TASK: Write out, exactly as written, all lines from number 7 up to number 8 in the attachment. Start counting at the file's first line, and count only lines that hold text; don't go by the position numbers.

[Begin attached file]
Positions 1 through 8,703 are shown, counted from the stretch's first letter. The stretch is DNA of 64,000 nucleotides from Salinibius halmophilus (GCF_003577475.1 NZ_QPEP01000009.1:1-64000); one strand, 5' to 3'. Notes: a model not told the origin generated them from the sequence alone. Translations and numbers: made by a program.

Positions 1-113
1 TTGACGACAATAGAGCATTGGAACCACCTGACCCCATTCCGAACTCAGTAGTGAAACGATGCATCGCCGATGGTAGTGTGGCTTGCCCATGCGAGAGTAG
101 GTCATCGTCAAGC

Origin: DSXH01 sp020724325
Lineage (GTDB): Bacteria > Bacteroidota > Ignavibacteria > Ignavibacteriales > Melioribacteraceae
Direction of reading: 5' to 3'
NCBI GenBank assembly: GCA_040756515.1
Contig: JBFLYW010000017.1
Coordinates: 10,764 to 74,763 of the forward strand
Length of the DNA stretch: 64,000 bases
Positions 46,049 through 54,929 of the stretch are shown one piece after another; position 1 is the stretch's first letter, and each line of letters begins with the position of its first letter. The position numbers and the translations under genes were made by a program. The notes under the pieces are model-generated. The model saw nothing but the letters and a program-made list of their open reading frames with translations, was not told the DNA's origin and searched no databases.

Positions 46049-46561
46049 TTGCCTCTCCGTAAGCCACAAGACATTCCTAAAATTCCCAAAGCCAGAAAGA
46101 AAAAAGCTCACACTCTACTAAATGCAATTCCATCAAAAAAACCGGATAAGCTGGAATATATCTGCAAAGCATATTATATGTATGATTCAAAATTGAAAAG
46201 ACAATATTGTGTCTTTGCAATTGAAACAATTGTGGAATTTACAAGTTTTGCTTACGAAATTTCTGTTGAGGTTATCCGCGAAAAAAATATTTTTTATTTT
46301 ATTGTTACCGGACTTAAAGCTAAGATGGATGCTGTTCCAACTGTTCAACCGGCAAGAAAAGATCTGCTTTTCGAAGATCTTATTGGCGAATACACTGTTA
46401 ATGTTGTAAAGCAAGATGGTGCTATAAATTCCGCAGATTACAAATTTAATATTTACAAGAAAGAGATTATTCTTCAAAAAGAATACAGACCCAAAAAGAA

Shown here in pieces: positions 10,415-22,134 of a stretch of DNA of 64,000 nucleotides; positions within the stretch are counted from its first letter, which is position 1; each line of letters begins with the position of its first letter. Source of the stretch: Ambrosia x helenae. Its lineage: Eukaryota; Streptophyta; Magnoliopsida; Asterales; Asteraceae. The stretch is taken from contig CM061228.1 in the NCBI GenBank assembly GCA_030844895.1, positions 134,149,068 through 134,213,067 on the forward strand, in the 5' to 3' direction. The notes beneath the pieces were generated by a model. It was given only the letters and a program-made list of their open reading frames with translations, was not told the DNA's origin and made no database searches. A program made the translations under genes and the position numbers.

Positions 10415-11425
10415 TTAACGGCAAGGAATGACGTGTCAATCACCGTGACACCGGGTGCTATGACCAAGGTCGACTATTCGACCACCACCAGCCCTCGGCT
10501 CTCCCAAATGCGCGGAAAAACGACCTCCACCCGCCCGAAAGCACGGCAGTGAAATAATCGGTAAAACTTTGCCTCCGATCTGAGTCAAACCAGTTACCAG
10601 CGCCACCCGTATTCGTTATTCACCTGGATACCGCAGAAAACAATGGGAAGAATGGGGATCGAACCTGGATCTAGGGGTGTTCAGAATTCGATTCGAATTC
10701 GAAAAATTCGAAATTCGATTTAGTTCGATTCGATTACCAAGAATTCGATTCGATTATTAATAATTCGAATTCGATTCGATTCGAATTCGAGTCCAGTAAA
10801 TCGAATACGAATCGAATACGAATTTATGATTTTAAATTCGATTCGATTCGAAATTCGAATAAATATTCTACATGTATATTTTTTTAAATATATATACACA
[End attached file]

Direction of reading: 5' to 3'
NCBI GenBank assembly: GCA_040756515.1